On Thursday, June 30th, a group of people from all walks of life came together and headed out for a small country in Eastern Europe called Moldova. While we traveled over there together as a large group, once landing in Moldova 13 of us would split off from the main group and head several hours away to be on our own for the week. For some of the people in our group this was a return trip, but for several of us it was the first time. Going over there, with the exception of one person, everyone in our group was completely unknown to me. But now we have returned home as a family, united by this experience in ways that can never really be explained, but will always remain in our hearts.
Our mission was a simple one: we went to put on a summer camp for a group of orphaned children who were living out in the woods because they had no where else to go. Our summer camp would consist of a week filled with music, recreation, arts and crafts, life skills classes, and Bible studies. Much like what you would expect to see at a Vacation Bible School, only we were doing it in a place that didn't have running water or electricity. Those in our group who had been there before were really excited to see the children again, as many of them had kept in touch over the years.
I'll admit that I really wasn't sure what to expect at first, but I was soon surprised by these children. Many of them have experienced more heartache, despair, pain, and rejection in just a few short years than most of us will see in our entire lives. Yet they have some of the most loving and giving spirits of anyone I have ever met. They didn't have much, but they were so eager to share with us, and in many cases give away, whatever they did have. It was truly heart warming.
Growing up in the church I was always taught that we are all God's children, and he loves us just as a father loves his child. This is something that I never really understood until I had children of my own. I remember holding my first child one day and thinking that I finally understood, that the love I felt for her had to be the same love God felt for me; that I finally knew what it meant for a father to love his child. A few days ago I realized that I was wrong. What I felt was only the beginning. It was only a small part of something much, much greater.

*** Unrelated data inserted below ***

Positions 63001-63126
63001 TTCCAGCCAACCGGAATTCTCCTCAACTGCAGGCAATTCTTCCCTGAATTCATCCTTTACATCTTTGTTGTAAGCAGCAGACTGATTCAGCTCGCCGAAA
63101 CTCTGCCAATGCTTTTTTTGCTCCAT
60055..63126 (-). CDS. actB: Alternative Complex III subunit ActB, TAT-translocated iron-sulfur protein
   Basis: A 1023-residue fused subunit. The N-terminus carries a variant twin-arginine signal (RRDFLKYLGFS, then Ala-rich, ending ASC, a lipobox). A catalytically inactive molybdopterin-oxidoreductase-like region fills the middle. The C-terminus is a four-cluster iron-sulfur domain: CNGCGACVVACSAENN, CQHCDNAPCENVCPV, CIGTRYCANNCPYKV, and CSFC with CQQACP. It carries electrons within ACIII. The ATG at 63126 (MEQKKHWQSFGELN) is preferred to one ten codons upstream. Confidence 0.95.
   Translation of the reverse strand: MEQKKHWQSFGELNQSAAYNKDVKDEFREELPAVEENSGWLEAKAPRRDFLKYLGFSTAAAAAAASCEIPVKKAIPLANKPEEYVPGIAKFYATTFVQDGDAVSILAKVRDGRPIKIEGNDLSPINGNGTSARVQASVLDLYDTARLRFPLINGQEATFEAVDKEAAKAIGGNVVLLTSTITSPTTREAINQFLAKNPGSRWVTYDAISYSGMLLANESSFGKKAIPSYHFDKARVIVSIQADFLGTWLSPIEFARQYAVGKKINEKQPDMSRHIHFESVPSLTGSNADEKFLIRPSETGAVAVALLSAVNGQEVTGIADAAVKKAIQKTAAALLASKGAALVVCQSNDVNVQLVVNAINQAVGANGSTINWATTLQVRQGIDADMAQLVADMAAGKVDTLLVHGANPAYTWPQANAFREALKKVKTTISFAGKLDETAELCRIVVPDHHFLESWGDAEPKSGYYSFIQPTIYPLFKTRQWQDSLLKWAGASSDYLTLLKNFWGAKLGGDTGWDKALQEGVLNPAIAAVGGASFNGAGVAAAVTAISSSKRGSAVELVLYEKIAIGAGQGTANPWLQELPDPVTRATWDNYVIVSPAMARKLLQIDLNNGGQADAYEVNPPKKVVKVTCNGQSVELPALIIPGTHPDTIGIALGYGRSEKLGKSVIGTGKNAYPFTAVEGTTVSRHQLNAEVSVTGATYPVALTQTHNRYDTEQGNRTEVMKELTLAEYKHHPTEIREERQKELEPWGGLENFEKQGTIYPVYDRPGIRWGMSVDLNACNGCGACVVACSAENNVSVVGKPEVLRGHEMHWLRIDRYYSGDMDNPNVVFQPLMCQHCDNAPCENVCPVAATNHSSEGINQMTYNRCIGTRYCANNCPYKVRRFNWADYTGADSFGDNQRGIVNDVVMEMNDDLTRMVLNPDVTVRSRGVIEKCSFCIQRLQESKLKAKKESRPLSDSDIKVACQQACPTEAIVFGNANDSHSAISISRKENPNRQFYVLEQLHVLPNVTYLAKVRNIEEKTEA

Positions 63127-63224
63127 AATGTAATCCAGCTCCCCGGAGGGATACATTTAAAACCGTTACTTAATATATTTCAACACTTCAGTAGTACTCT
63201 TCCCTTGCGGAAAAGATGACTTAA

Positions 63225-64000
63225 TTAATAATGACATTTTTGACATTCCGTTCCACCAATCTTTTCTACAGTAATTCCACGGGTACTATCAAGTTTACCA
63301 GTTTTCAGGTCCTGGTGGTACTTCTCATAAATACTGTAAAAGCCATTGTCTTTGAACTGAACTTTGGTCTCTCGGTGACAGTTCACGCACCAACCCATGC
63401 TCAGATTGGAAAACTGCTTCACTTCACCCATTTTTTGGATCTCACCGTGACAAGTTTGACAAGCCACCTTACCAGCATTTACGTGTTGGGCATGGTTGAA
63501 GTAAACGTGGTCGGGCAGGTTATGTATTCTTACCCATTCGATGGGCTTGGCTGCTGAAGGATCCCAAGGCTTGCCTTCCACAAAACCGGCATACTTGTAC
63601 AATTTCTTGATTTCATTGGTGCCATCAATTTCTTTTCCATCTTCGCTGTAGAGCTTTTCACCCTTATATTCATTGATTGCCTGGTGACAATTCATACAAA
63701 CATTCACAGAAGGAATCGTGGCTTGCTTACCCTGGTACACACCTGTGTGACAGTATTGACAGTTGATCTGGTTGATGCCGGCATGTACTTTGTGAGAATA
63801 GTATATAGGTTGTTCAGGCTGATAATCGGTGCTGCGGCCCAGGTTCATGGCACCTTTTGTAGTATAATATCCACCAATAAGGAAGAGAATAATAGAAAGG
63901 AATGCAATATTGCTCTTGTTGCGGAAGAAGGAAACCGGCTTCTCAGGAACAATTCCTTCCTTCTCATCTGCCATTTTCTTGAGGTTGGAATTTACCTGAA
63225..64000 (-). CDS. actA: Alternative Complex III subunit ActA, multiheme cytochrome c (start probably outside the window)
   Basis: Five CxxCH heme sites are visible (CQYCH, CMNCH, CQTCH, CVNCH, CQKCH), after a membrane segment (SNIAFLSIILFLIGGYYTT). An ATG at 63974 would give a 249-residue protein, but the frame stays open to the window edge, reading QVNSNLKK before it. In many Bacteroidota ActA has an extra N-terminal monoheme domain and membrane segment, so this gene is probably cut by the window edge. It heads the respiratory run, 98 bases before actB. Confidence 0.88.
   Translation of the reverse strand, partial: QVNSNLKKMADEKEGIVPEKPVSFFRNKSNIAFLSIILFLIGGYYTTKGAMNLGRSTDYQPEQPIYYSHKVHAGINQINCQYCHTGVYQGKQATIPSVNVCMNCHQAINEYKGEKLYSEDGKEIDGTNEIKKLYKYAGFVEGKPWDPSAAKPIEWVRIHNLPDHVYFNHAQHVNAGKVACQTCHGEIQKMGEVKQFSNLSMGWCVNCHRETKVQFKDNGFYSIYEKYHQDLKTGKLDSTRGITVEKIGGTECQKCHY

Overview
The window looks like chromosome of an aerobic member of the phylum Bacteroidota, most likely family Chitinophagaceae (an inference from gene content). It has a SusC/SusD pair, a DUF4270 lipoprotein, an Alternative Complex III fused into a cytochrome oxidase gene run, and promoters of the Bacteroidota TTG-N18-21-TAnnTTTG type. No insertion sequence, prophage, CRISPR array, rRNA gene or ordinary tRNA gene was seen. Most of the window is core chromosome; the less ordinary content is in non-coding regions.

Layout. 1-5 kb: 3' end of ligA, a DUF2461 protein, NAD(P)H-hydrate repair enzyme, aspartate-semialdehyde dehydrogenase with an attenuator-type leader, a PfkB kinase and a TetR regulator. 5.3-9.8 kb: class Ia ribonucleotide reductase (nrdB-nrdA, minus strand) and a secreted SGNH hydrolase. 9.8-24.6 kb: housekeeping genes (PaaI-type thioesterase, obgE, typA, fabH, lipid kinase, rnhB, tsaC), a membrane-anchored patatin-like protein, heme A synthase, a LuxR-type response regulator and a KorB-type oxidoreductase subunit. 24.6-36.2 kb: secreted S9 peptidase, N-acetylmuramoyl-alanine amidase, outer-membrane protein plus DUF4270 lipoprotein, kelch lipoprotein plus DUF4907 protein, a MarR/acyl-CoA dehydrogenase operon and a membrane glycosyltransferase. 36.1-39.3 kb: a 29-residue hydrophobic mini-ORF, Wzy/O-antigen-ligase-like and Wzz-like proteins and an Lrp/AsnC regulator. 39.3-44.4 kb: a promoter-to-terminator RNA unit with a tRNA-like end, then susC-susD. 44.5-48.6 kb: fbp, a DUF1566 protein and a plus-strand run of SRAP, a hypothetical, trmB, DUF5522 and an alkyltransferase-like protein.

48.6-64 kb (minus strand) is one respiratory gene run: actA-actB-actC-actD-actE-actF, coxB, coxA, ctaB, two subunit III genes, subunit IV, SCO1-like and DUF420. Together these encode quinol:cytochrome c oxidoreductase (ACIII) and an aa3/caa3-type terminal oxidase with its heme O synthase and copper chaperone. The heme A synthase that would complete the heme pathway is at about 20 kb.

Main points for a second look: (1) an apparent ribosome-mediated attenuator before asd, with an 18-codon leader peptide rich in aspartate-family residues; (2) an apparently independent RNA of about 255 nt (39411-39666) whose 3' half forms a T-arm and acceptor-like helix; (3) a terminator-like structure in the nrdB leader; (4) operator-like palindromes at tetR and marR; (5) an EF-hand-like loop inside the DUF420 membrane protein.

On Friday, July 8th, at 4:45 in the morning we left Moldova, our lives forever changed. It's hard to put into words what happened to us over there, but I can honestly say that a part of me will always be there and I will never look at life the same. All of the things we seem to chase after in this world, our careers, our finances, homes, vehicles, social status, all of these things go away when you look into the eyes of one of these children. When a dirty little barefoot girl in ragged clothes throws her arms around you and looks up and smiles, you see the world in a different light. When looking into the eyes of these children you will see the true meaning of life. You will see love. Not money, or prestige, or power, but love.
Those in our group who had made this trip before warned us that once we got back and told our story, most people would not understand it as we do. They were right. You can not be told about this experience, you can only go through it. It is not something that can be accurately explained with words or pictures, it is something that has to be felt. It is something that has to be lived.
This will not be my last trip to Moldova. In fact I consider it to be the beginning of a new chapter in my life, one which will bring me back to this country and these children many more times. I went over there hoping that God would work through me to help these children in some way. Instead, God worked through them to change me.
Multumesc, si Dumnezeu sa va binecuvanteze.